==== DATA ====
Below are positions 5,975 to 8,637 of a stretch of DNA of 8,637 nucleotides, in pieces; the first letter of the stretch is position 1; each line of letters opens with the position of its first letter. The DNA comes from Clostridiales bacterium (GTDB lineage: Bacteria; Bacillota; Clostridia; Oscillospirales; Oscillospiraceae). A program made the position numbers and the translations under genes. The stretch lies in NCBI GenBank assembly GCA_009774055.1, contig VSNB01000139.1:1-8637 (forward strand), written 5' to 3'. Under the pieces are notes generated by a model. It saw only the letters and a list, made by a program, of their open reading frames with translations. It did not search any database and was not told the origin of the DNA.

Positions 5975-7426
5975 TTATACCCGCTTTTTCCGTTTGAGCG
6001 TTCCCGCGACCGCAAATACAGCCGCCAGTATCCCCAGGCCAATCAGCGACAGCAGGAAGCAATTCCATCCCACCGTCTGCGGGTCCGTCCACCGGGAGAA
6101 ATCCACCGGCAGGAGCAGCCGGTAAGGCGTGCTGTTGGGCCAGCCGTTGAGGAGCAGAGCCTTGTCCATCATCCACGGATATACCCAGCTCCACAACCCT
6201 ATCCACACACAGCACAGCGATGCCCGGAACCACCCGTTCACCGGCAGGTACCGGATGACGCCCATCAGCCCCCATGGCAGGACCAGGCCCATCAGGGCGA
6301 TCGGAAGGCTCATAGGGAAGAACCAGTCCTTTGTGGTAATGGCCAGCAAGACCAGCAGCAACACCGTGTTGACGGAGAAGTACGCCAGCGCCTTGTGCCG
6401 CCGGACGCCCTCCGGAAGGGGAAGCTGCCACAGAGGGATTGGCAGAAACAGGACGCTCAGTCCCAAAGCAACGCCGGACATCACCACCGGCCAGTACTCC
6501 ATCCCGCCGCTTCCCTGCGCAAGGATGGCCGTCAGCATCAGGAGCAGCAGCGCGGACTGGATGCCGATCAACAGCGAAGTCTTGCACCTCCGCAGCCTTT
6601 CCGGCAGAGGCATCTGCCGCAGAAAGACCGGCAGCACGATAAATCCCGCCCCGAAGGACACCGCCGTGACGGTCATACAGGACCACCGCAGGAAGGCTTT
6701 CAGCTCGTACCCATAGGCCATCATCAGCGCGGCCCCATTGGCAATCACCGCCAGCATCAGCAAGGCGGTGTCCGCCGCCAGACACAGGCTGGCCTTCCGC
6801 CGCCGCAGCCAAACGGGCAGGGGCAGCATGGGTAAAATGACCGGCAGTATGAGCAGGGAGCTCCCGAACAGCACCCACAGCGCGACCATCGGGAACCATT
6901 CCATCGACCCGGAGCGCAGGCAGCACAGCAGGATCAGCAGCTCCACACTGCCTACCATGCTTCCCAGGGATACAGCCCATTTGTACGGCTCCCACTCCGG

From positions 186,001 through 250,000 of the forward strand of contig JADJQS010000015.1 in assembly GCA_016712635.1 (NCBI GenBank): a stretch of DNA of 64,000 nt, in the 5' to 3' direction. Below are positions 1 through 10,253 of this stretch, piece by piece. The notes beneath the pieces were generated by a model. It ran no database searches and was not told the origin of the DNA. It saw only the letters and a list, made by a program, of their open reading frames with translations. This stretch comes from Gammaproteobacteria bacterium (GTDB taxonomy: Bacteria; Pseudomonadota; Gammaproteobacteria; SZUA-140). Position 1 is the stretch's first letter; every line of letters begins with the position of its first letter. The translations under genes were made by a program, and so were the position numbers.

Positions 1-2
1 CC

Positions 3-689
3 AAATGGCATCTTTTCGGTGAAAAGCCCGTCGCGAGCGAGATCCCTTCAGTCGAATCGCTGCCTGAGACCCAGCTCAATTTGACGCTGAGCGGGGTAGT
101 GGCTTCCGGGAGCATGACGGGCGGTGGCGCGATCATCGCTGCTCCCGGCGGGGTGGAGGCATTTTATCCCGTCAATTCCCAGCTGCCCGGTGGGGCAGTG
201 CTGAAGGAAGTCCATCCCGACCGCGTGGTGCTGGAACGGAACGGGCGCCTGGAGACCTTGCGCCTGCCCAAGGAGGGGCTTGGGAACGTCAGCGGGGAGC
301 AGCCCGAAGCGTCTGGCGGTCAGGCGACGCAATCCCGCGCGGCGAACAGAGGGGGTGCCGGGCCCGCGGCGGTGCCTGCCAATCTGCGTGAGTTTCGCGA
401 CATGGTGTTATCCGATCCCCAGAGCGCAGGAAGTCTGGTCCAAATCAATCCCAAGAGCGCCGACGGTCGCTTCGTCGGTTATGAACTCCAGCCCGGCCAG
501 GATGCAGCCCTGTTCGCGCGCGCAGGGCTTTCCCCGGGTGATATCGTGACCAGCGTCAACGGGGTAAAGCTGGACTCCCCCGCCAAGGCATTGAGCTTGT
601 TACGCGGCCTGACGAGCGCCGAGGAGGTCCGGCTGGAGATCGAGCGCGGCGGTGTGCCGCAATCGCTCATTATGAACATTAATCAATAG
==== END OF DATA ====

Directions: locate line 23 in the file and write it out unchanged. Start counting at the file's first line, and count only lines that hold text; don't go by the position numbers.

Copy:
501 GATGCAGCCCTGTTCGCGCGCGCAGGGCTTTCCCCGGGTGATATCGTGACCAGCGTCAACGGGGTAAAGCTGGACTCCCCCGCCAAGGCATTGAGCTTGT